“The biggest hurdle is you’re looking for six different (bugs), all of which act differently,” DeStefano noted. “To be able to find an enrichment and detection method that can equally identify all of them, even in the presence of each other and other background flora, is challenging.” DuPont does have a leg up on the mission; the company’s BAX PCR system is the standard instrument used by the USDA Food Safety and Inspections Service for E. coli 157:H7 detection. So, for the moment, it’s not the machine, it’s the method.
Species identification is also the business of Applied Food Technologies (AFT) of Alachua, Fla., a company that wants to make sure that the fish you ordered is what made it to your plate. “I’ve worked in seafood industry for 20-plus years” said AFT CEO LeeAnn Applewhite, “and I was very interested in converting traditional microbial tests used in seafood industry to molecular diagnostics. We developed the first molecular diagnostics to identify the species of fish.” Also presenting at Pittcon 2011, Applewhite highlighted the utility of the company’s AUTHENTI-KIT DNA technology platform.
“The reason I was asked to speak at Pittcon is because over the last eight years there has been a lot of media regarding the mislabeling of seafood products in the marketplace.” Some occurs by accident—a lot of fish do look alike—but increasingly, it’s a matter of economic fraud.
Applewhite long ago saw the writing on the global seafood wall and started to collect whole fish, imported from all over the world, and have them taxonomically validated. “We worked with the Smithsonian and others to create reference specimens from which we derived a DNA library of validated gene targets. No one else has this.”
This is both good and bad. Other labs rely on public databases, like GenBank; however, the Food and Drug Administration (FDA) does not recognize these sources as valid for compliance testing. Yet, for the moment, species testing with AFT profiles must be done in house. Though Applewhite has been approached by multiple global commercial entities, she has not made this unique data set, or the derived primers, available for fear of reverse engineering. “We were selling it mainly to state agencies for use in their labs, but there’s no way to protect our gene target,” explained Applewhite. Other avenues are being explored, but in the eyes of AFT attorneys, the terms of future licensing opportunities are not yet focused.
Meanwhile, at Eurofins, an international laboratory services company, the seafood unknowns of concern are of a chemical nature, as evidenced by their Pittcon presentation, High Sensitivity Multi-drug Residue Analysis in Seafood by LC-MS/MS: Developing Robust Methods that Meet Industry Regulatory Needs. “We first started developing this line of testing in 2002 when chloramphenicol was discovered in some seafood from Asia,” explained the president and director of Eurofins’ central analytical lab, John Reuther. “As time went on, other agents were found and we continued to develop capability to test for those drugs.”
The challenge came in the form of an ever-lengthening list of drugs to look for.
Right now, the industry typically uses a single-class drug-residue method for identification. “The problem with that approach is that, oftentimes, there are so many different possibilities of drug residues present in a particular species or fish that by the time you get finished running every class of drug, the cost of the job (in time and money) is astronomical,” Reuther said.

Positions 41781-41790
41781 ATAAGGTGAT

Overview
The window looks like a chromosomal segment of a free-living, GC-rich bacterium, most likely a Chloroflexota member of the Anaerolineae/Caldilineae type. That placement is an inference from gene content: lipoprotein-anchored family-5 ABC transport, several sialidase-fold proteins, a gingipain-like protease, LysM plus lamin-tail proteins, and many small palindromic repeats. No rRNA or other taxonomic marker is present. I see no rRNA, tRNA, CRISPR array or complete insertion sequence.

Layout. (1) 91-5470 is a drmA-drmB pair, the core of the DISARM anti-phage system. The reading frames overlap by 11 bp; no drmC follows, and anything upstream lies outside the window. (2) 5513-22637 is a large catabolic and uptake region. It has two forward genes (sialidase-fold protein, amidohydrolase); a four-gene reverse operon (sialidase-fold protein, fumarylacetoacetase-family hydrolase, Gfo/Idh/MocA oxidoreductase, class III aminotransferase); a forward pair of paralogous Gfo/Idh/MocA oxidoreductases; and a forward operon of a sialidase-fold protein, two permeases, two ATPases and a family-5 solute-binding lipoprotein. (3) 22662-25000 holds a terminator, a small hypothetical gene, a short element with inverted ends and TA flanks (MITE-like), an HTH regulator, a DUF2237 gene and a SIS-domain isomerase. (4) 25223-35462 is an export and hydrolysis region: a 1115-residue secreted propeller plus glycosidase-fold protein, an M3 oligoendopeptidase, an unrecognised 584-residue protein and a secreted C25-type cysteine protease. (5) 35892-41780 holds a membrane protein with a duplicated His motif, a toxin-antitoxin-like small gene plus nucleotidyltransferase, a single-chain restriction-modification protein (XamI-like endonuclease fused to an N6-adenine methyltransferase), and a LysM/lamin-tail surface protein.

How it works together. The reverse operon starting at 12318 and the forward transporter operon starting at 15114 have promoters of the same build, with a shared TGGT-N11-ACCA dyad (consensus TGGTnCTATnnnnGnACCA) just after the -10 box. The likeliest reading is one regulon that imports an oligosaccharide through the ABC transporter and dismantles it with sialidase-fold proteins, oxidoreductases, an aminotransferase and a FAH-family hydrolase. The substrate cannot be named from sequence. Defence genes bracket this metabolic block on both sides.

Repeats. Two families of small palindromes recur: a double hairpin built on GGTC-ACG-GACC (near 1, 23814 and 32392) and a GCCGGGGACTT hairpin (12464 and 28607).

Once again, the solution is in the method; available hardware can already do multi-drug analysis. “There’s enough power in currently available instruments,” Reuther said. “The reason why this is an issue is that the methods that have been handed down to date have been centered on class-specific drugs, and no one has taken the approach of trying to make it more efficient.” The novel procedures for multi-class LC-MS/MS developed by Eurofins and reported at Pittcon will, once validated, be freely distributed. “These methods will not be exclusive to a single system,” Reuther assured. “I’m sure they can be adapted.”
The Enemy You Don’t Know
Methods are also on the mind of Vincent Paez, director of food safety business development at Thermo Fisher. “In the past, we were considered instrument vendors, never a lab, and we’ve been trying hard in last three to four years to change that image and to become technical and scientific partners in the industry.”
Witness the recent activity at Thermo Fisher’s Food Safety Response Center in Dreieich, Germany, where two new analytical screening methods to detect petroleum contamination in oysters and fish were developed in response to the 2010 oil spill in the Gulf of Mexico.
Other methods on the drawing board will address the contaminants you may not have thought to consider. “Today, when it comes to analytical instruments, you really need to tell it what to look for—that’s called targeted analysis,” said Paez. “What we will see in the future is non-targeted screening.” As currently imagined, already efficient detection instruments (MS variants) will see all there is to see, identify known species, then call out the unknown but prominent peaks. Beyond this, a technician will track the culprit using data mining.
The big obstacle right now is sensitivity. Is the system sensitive enough to detect traces, even down to parts per billion, that might be toxic? “Producers will say the technology’s not there, but most likely someone will soon tackle it,” Paez assured. “And that will blow a hole through the ceiling of analysis.”
For now, Thermo Fisher has made significant contributions with its Exactive Orbitrap LC-MS technology, the main drawback of which is portability. “The technology of the future is in portables,” Paez noted. “The industry is clamoring for the ability to take a device and go right out to the farm or dock or truck and do a quick analysis.” Though such an innovation would have to pass regulatory approval, Paez sees the machines and protocols in place within the next five years.